Washington, 17 Jan (Prensa Latina) 2014 was the hottest year in 135 years of record-keeping, the National Oceanic and Atmospheric Administration and NASA announced today.
The year’s average combined global land and ocean surface temperature was 58.24 degrees Fahrenheit, according to NOAA.
This is 1.24 F above the 20th-century average. Global average land temperatures were 1.80 F above average, while ocean surface temperatures were 1.03 F above average, the agency said.
Land temperatures alone were only the fourth-warmest on record, but ocean temperatures were the warmest, which helped to make 2014 the warmest year overall.
NOAA and NASA record temperature observations independently, but both agencies confirmed 2014 to be a record-breaking year. NASA reported 2014â�Ös average temperature to be 58.42 F, which the agency reported was 1.22 F above a 1951-1980 average.
The 10 warmest years on record have all been after 1998, and 2014 marked the 38th straight year with global average temperatures above the 20th-century average.
Six months in 2014 also set monthly global heat records: May, June, August, September, October and December of last year were all the warmest such months on record.
The new global record is also notable because 2014 was not an El Niño year. The weather phenomenon is marked by warmer-than-average surface ocean temperatures in the equatorial Pacific and leads to above average near-surface air temperatures and other impacts across the globe. El Niño has been observed during previous record-warm years like 1998, 2005 and 2010.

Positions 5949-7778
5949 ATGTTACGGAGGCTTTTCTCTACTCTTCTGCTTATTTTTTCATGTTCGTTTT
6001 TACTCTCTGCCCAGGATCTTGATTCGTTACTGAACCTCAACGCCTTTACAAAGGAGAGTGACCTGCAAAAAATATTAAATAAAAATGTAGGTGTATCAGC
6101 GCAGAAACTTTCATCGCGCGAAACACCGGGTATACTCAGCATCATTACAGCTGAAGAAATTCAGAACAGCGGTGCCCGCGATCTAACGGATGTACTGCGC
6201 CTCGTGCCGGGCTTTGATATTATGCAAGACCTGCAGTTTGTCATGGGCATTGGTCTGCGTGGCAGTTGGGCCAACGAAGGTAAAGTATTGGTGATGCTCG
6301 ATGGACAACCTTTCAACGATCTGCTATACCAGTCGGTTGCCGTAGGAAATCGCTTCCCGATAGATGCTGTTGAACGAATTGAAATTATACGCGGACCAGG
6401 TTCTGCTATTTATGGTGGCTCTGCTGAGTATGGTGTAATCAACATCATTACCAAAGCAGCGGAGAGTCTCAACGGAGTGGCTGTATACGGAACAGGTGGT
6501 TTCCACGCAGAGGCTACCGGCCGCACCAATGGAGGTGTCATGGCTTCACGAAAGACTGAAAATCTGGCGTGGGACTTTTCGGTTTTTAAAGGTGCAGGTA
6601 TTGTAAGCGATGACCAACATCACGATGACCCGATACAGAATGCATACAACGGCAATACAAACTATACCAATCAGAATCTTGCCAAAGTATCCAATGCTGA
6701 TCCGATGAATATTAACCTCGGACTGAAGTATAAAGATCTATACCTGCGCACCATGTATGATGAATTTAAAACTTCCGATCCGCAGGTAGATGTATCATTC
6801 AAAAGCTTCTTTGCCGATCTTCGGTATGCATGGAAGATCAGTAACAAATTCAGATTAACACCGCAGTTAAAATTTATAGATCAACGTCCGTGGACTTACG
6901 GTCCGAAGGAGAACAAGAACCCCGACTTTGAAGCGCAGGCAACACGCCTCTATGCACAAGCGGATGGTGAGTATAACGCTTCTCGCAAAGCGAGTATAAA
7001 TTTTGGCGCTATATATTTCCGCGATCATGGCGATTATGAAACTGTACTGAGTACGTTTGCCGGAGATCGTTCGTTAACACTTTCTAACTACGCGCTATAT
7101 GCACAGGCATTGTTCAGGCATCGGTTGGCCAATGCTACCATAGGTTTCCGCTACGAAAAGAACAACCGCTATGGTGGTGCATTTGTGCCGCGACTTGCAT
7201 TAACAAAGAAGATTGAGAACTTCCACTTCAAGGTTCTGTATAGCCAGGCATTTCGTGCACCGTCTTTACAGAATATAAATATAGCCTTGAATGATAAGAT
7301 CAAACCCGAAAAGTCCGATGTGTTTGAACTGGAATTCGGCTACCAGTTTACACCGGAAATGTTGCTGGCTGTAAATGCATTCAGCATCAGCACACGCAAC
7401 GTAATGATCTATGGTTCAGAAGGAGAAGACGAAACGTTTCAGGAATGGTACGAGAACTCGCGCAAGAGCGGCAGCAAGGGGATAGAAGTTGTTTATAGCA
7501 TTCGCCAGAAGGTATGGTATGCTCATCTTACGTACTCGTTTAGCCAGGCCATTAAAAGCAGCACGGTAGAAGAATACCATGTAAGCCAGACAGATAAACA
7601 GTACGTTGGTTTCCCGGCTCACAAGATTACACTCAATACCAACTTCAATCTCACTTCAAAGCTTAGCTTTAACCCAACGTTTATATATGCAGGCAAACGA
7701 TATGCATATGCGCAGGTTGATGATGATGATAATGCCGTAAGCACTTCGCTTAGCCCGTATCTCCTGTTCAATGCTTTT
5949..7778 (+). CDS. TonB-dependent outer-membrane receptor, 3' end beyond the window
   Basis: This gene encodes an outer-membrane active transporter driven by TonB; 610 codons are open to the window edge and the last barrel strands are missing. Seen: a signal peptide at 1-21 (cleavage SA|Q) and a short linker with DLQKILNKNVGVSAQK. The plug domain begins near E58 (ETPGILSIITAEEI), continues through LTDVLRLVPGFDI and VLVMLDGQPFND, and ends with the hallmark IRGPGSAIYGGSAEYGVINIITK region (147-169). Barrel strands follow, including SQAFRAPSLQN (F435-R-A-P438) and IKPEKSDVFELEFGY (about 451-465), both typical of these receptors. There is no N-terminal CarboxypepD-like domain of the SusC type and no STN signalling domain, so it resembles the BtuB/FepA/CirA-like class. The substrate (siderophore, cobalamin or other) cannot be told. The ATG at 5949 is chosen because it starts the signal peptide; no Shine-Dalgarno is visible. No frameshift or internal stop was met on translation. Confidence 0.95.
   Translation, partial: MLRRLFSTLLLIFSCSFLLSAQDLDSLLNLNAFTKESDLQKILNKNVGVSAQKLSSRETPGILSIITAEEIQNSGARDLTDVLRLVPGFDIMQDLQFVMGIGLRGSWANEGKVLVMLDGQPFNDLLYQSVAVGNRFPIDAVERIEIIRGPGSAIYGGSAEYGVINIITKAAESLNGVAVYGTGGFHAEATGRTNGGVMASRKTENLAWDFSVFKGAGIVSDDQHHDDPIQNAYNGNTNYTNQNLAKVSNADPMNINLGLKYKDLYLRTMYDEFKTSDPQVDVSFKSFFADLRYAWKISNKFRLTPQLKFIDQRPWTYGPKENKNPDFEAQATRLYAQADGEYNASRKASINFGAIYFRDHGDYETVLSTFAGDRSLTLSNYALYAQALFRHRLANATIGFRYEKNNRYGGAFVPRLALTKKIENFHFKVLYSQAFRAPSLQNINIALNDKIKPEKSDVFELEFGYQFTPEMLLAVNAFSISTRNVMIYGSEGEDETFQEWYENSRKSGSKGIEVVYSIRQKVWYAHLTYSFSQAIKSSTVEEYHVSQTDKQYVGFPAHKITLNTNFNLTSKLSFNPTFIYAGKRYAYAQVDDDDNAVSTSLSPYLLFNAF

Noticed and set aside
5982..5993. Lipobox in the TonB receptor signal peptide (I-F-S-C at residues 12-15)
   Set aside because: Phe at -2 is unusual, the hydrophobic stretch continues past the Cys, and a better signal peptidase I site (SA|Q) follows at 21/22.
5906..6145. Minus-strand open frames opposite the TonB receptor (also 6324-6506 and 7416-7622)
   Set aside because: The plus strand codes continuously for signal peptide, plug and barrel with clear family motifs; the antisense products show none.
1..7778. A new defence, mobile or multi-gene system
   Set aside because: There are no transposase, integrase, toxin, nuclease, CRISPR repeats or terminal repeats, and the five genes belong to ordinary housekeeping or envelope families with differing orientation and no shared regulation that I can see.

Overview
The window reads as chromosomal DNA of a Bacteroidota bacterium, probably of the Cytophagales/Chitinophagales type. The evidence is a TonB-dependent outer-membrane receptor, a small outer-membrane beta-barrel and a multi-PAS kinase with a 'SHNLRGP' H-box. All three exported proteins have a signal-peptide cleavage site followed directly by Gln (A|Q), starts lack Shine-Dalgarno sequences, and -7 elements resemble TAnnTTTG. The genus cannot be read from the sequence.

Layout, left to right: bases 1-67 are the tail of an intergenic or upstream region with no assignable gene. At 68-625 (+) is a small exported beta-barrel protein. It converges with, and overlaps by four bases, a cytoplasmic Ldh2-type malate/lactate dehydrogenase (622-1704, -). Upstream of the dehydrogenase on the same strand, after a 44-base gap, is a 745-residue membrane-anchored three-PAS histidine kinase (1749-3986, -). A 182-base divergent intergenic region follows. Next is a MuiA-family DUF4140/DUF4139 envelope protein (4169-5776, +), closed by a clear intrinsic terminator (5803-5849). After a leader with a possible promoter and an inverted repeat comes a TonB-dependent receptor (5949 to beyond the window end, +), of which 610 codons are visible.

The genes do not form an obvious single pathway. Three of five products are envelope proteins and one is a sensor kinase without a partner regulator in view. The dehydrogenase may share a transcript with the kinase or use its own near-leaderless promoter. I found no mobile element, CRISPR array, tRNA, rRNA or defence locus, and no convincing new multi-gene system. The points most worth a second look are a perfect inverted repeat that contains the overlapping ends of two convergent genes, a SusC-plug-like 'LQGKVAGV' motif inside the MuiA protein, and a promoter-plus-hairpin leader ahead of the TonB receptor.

Along with rising temperatures, atmospheric concentrations of greenhouse gases continue to increase. Carbon dioxide concentrations surpassed 400 parts per million in May 2013, for the first time in at least 800,000 years.
CO2 concentrations rise and fall slightly in an annual cycle, but remained above 400 parts per million for several months in 2014 and have already surpassed 400 again in January 2015.
The last time carbon dioxide levels were this high, temperatures were up to 11 degrees Fahrenheit warmer than today, and sea levels were dozens of feet higher.
The 400 parts per million milestone is somewhat symbolic, but it serves as a reminder that the massive consumption of fossil fuels continues to remake the chemistry of our atmosphere and trap more and more heat from the sun.